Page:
Boisen, Anton Theophilus, editor: Lift Up Your Hearts: A Service Book for Use in Hospitals. Boston: Pilgrim Press, 1926, later re-titled, Hymns of Hope and Courage, 1932, 1937; 4th edition, Chicago: Chicago Theological Seminary, 1950.

    Boisen, Anton Theophilus: Out of the Depths: An Autobiographical Study of Mental Disorder and Religious Experience. New York: Harper & Brothers, 1960.

    Boisen, Anton Theophilus: Problems in Religion and Life: A Manual for Pastors, with Outlines for the Co-operative Study of Personal Experience in Social Situations. New York: Abingdon-Cokesbury Press, 1946; during World War II, a 1941 lithograph version was in circulation.

    Boisen, Anton Theophilus: Religion in Crisis and Custom: A Sociological and Psychological Study. New York: Harper & Brothers, 1955; reprinted, Westport, CT: Greenwood Press, 1973.

    Boisen, Anton Theophilus: The Exploration of the Inner World: A Study of Mental Disorder and Religious Experience. Chicago: Willet, Clark & Co, 1936; reprinted, NY: Harper & Brothers, 1941, 1952, 1962, 1966; Philadelphia: University of Pennsylvania Press, 1971.

    Boisen, Anton Theophilus: Personality Changes and Upheavals Arising Out of the Sense of Personal Failure. American Journal of Psychiatry 5: 531-551, 1926; reprinted, American Journal of Psychiatry 151(6 Supplement): 125-33, 1994 [reprint supplement also issued as a hard-cover book, Arlington, VA: APPI, 1994].

    Boisen, Anton Theophilus: The Present Status of William James Psychology of Religion. Journal of Pastoral Care Counseling 7:155-162, 1953.

    Boisen, Anton Theophilus: What War Does to Religion. Religion in Life 14:389-400, 1945.

    Dunbar, Helen Flanders: Symbolism in Medieval Thought and Its Consummation in the Divine Comedy. New Haven, CT: Yale University Press, 1929; reprinted, NY: Russell & Russell, 1961.

    Lartey, Emmanuel Y.:  Global views for Pastoral Care and Counseling: Post-modern, post-colonial, post-Christian, post-human, post-pastoral.  Address given at the 7th Asia Pacific Congress on Pastoral Care and Counseling, Perth, Western Australia, 15th July 2001; on the web athttp://www.pastoralpsychologie.de/downloads/Lartey.doc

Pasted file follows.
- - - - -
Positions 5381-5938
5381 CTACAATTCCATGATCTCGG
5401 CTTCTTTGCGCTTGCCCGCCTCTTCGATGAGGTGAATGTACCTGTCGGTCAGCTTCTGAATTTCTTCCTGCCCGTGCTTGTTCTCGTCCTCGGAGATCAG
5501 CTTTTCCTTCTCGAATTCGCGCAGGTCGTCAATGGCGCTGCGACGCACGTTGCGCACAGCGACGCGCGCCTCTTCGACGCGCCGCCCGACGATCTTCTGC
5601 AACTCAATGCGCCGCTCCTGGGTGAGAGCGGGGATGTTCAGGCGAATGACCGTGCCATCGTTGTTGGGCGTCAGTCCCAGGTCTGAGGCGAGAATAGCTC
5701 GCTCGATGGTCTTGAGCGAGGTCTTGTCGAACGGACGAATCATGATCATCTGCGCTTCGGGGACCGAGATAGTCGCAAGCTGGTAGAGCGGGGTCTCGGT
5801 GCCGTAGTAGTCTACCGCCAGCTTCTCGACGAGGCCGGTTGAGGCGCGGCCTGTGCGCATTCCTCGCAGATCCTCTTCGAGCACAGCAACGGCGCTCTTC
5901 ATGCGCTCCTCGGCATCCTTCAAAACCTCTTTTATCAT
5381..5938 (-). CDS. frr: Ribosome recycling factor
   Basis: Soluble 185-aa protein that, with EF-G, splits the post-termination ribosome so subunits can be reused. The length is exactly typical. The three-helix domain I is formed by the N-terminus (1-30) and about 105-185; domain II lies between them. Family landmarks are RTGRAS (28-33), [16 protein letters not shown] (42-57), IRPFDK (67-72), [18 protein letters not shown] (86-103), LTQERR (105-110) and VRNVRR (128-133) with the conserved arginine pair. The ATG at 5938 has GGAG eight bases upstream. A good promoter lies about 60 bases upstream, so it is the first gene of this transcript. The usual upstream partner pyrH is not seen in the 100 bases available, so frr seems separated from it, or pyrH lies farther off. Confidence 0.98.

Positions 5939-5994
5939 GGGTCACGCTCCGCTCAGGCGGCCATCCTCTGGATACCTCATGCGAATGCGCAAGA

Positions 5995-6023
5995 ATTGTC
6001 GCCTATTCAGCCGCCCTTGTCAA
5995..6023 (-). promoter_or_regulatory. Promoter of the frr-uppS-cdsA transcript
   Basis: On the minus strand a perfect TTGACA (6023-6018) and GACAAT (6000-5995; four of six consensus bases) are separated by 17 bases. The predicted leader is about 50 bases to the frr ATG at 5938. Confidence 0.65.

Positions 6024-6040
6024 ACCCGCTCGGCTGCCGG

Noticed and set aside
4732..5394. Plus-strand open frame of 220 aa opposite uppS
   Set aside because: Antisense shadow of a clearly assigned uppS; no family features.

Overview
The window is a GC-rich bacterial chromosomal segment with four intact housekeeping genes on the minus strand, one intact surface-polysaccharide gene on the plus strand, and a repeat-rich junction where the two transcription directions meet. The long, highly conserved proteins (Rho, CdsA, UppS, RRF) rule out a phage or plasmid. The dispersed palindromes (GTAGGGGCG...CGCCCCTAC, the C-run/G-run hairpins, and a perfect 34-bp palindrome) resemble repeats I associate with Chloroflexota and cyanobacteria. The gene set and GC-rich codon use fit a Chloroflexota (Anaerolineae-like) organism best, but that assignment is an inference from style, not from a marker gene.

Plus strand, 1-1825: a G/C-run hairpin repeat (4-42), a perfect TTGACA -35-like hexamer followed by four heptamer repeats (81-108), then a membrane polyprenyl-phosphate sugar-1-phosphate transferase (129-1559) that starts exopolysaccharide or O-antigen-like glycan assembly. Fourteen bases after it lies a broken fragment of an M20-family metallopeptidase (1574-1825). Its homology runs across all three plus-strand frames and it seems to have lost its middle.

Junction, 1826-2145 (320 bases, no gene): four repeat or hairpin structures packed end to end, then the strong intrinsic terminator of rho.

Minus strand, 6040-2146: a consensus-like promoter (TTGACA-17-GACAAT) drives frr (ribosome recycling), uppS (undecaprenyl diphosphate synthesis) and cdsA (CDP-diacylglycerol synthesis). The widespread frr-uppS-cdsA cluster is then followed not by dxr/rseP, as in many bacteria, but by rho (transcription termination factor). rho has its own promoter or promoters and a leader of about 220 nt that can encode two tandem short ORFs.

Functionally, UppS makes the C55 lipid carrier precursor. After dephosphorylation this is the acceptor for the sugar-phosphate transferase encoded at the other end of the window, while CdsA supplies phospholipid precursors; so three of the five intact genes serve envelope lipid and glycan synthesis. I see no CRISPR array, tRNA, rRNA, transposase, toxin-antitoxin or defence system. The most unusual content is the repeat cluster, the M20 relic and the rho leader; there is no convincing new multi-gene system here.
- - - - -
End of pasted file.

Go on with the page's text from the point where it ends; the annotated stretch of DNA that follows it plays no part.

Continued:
Lawrence, Raymond J.:  The Trouble with Spirituality. Contra Mundum: A Journal of Theological & Clinical Reflection, issue #91, January 12, 2001; hard copy: P. O. Box 2535, Times Square Station, New York, NY 10108; on the web:http://www.contramundum.com 

    More, Thomas: Soul Talk. Comments during an interview by Rachel Kohn, on the radio program, The Spirit of Things. 30 March 2003; on the web:http://www.abc.net.au/rn/relig/spirit/stories/s816062.htm

    Powell, Robert Charles: Anton T. Boisen (1876-1965): "Breaking an Opening in the Wall between Religion and Medicine, pp.47, special supplement to the AMHC Forum, 29(1), October 1976 [Association of Mental Health Chaplains > Association of Professional Chaplains].

    Powell, Robert Charles: Anton T. Boisen's Psychiatric Examination: Content of Thought (c. 1925-31): An Attempt to Grasp the Meaning of Mental Disorder. Psychiatry 40 (4): 369-75. 1977.

    Powell, Robert Charles: Healing and Wholeness: Helen Flanders Dunbar (1902-1959) and an Extra-Medical Origin of the American Psychosomatic Movement, 1906-1936. Ph.D. dissertation, Department of History, Medical Historian Training Program, Duke University, 1974.

    Powell, Robert Charles: "Questions from the Past (on the Future of Clinical Pastoral Education). Keynote address, presented before the 50th Anniversary Conference, Association for Clinical Pastoral Education, Minneapolis, October 1975. 1975 Conference Proceedings: 1-21, 1976.

    Powell, Robert Charles: Whatever Happened to CPE -- Clinical Pastoral Education?  Keynote address,  presented at the 9th Plenary Meeting, of the College of Pastoral Supervision and Psychotherapy, March 1999, Virginia Beach.                                                                                                                                                   

    ______________

    Dr. Robert Powell is a renowned scholar in the field of the Clinical Pastoral Movement. The Pastoral Report is honored to have been given permission to publish Formation and Transformation  Discovery and Recovery  of Spirit and Soul: Religion in Crisis and Custom .



  • 15 Jan 2006 10:08 PM | Perry Miller, Editor (Administrator)

    Religion in Crisis:
    Am I my brothers keeper?
    a third report out of
    the 8th Asia Pacific Congress on Pastoral Care and Counseling,
    held 7-11 August 2005 in Hong Kong

    Dear Editor:

    When fate decreed that I should take Jim Gebharts place as lead speaker at The Asia Pacific Congress, the organizing committee, including our good friends, Chaplain Patty To, Sister Agnes Ho, the Rev.Dr. Ernest Wu, and the Rt.Rev.Dr. Thomas Soo, asked me to keep an eye on the conference theme about Spiritual Formation of the Human heart: Tested Models of Pastoral Care and Counseling, but also to speak directly about the reality of the 2004 tsunami and of the war on terrorism.